The Day My Grant Proposal Died

For anyone out there who has ever tried to complete a grant proposal, you know it’s a beast.  Even if you haven’t, you likely have had to spend time with someone in the throes of such a beast and their complaining was enough to turn you off of the task forever (or at least, until you had an idea about which you were excited enough to sign up for fiscal sponsorship and get your fundraising mojo on).

Because I am apparently a glutton for punishment, in my life outside of Fractured Atlas I do engage in a small amount of grant writing for a number of arts groups in New York City. I do this on a relatively casual freelance basis, most often from my living room.

So I’m sitting at home, happily putting the final touches on one of the most beastly budgets with which I have ever wrestled.  As I’m finishing shoving numbers from four separate fiscal years into a Byzantine budget form, happily clicking between the company’s standard budget and the Excel spreadsheet in which the grantor’s budget must be presented, my computer (a Macbook from 2006) put its foot down, refused to do any more work, and gave me the spinning wheel of death.

With a five-year-old computer, one has to assume that things aren’t going to move as quickly as one might like, but this seemed relatively ridiculous. I decided to let it sit for a minute and think about what it had done, so got up and washed some dishes, watered the plants, knit a sweater.

Still nothing.

Diagnosis?  Dead hard drive. No hope whatsoever.  In the end, we weren’t able to recover a single thing.

Remember how I said I practice what I preach?  I do, except, apparently, when I don’t.  As soon as I came to terms with the fact that my computer had just sucked away all hope, that it had become a black hole of data loss, I realized that I had absolutely no backup of any kind on any of the data on my computer, not to mention the proposal budget that I had just spent eight hours completing.  Sure, I email a lot of things either to myself or to others, I have a lot of information online, and thank heavens Fractured Atlas practices what I preach because everything work-related is safely out and about in the cloud, far away from me.  But that’s not everything. What about the blog-posts-in-progress, the photos of my disastrous trip to India, my apple kimchi recipe?  All gone.  I have an extra rider on my renter’s insurance policy guaranteeing that any computers or computer-related equipment (work-related or not) will be covered, but that’s just to replace the literal physical hardware itself.  The stuff that’s on there, and only there, is worth a lot more to me than the replacement cost my five-year-old Macbook. Especially that apple kimchi recipe.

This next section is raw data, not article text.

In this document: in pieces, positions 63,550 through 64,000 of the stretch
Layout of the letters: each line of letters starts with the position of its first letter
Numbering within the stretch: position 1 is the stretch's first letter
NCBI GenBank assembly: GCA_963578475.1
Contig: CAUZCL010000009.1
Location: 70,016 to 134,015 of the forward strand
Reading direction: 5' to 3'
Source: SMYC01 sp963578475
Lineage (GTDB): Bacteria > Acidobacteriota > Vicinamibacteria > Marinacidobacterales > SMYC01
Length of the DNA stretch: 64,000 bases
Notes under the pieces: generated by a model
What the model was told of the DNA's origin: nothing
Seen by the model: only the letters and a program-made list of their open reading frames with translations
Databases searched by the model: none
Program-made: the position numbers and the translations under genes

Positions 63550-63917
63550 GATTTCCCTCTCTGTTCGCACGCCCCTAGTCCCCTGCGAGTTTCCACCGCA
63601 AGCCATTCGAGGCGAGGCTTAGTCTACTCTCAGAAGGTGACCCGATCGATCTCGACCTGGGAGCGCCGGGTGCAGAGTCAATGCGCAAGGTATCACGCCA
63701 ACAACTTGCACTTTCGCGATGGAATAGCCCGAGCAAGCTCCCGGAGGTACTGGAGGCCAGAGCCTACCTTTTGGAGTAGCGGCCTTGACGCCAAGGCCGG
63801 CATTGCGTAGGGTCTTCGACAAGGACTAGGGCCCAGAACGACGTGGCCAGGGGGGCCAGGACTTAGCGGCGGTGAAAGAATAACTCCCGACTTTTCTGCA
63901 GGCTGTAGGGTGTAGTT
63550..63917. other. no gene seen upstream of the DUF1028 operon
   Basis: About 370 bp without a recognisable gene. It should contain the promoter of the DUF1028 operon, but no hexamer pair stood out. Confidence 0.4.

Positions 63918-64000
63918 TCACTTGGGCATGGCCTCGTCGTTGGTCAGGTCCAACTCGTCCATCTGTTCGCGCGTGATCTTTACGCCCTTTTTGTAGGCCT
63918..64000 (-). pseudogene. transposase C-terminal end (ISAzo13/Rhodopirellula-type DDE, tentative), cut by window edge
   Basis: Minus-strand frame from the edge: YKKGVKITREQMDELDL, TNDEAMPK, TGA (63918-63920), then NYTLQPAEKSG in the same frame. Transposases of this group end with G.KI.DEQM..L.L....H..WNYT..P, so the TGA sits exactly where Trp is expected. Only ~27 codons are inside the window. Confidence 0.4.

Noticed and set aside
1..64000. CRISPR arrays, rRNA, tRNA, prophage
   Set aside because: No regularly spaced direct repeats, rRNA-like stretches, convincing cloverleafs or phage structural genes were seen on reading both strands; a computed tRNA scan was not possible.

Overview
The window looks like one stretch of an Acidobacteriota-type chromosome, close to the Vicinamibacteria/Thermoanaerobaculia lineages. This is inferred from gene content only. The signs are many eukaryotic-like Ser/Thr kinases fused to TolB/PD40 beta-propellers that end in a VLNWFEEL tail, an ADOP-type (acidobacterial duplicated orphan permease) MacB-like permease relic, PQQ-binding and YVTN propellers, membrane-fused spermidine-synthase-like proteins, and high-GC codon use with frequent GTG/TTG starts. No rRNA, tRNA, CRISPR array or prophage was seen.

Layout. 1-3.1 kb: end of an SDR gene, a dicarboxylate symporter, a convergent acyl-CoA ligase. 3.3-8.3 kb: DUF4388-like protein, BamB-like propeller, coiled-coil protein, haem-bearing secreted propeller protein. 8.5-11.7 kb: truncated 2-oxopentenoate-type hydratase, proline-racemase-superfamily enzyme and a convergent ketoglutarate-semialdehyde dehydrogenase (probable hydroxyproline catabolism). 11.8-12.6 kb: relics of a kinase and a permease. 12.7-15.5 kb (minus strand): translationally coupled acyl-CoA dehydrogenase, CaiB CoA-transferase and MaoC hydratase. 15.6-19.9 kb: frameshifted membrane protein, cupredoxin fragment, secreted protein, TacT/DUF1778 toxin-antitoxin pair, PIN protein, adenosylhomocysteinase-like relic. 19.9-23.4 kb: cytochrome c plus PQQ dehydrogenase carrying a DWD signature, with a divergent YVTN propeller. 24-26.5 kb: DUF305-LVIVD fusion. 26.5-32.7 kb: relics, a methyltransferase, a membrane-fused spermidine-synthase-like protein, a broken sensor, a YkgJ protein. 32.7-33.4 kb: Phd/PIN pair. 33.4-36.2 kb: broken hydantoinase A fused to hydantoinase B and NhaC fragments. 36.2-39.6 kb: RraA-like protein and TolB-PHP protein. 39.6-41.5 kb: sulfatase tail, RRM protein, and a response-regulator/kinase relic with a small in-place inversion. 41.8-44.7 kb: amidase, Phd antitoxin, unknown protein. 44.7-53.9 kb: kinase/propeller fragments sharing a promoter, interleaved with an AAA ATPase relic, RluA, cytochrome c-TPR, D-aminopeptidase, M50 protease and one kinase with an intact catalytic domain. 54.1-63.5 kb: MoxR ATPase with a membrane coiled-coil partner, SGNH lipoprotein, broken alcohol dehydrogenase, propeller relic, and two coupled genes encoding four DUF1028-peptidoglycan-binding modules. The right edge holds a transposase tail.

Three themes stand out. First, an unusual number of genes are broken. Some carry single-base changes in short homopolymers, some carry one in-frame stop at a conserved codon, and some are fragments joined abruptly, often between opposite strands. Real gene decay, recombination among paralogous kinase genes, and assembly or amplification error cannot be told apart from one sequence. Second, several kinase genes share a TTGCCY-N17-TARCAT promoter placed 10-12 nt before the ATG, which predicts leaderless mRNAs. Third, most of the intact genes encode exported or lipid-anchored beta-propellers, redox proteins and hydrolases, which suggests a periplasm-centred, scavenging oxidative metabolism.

The good news about that grant proposal?  I had the presence of mind to take a high-res photograph of the screen and recreate the spreadsheet from the LCD screen of my camera.  The bad news?  All of those photos from India, all of my music, all of my unpublished writing, gone.

I bought an external hard drive three days ago.  It arrived yesterday, and I ran home immediately to set it up and back up my data both to the drive and to a remote location (more on that in the next post!).

I don’t want any of you to be like me, so  I’m challenging every one of our Fractured Atlas members to make it your goal in April to secure your data.  There are a lot of things that you might do in life that you might regret.  Backing up data will never be one of them.

Here’s the takeaway:

The cost of a terabyte of storage today is less than what I paid in 2006 for a 1GB HD card for my digital camera.  Here’s one that comes in blue and is smaller than your copy of “The Art of the Turnaround”.  And it has a caseHere’s mine (brushed aluminum hardware does me in every time). Want 2 terabytes?  Who doesn’t?  This from Western Digital may be your answer, and with all that storage you’ll be able to back up all of your music, photos, and video without blinking an eye.  So what are you waiting for?

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2 Responses to “The Day My Grant Proposal Died”

  1. crossingchoir:

    There are also free secure online storage and backup solutions, like SugarSync and DropBox, that also allow you to share the files with the people you are working with. That’s what I use, and I’m really happy with the outcome.

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